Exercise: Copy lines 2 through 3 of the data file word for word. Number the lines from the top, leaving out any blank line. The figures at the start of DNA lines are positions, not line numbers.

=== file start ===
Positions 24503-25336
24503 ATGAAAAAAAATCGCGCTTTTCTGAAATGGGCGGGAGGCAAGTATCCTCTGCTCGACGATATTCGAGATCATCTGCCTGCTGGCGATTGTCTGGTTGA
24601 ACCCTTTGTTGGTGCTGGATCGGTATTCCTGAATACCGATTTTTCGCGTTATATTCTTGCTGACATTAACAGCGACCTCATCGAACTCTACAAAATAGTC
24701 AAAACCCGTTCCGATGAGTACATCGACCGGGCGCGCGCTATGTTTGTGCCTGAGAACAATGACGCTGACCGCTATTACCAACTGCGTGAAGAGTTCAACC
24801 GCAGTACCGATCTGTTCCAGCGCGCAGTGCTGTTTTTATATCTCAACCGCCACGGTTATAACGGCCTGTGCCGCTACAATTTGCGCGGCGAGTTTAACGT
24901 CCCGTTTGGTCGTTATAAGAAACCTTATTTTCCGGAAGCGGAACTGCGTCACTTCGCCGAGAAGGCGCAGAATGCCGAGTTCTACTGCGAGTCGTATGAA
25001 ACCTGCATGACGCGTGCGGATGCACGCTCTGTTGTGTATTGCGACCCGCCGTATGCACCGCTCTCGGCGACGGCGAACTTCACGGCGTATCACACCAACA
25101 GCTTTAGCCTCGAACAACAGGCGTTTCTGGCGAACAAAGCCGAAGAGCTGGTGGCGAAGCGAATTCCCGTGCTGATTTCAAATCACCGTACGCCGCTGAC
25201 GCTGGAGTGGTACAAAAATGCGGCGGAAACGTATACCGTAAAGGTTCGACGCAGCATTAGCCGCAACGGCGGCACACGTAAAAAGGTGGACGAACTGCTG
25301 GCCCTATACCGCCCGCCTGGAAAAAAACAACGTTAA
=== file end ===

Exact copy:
24503 ATGAAAAAAAATCGCGCTTTTCTGAAATGGGCGGGAGGCAAGTATCCTCTGCTCGACGATATTCGAGATCATCTGCCTGCTGGCGATTGTCTGGTTGA
24601 ACCCTTTGTTGGTGCTGGATCGGTATTCCTGAATACCGATTTTTCGCGTTATATTCTTGCTGACATTAACAGCGACCTCATCGAACTCTACAAAATAGTC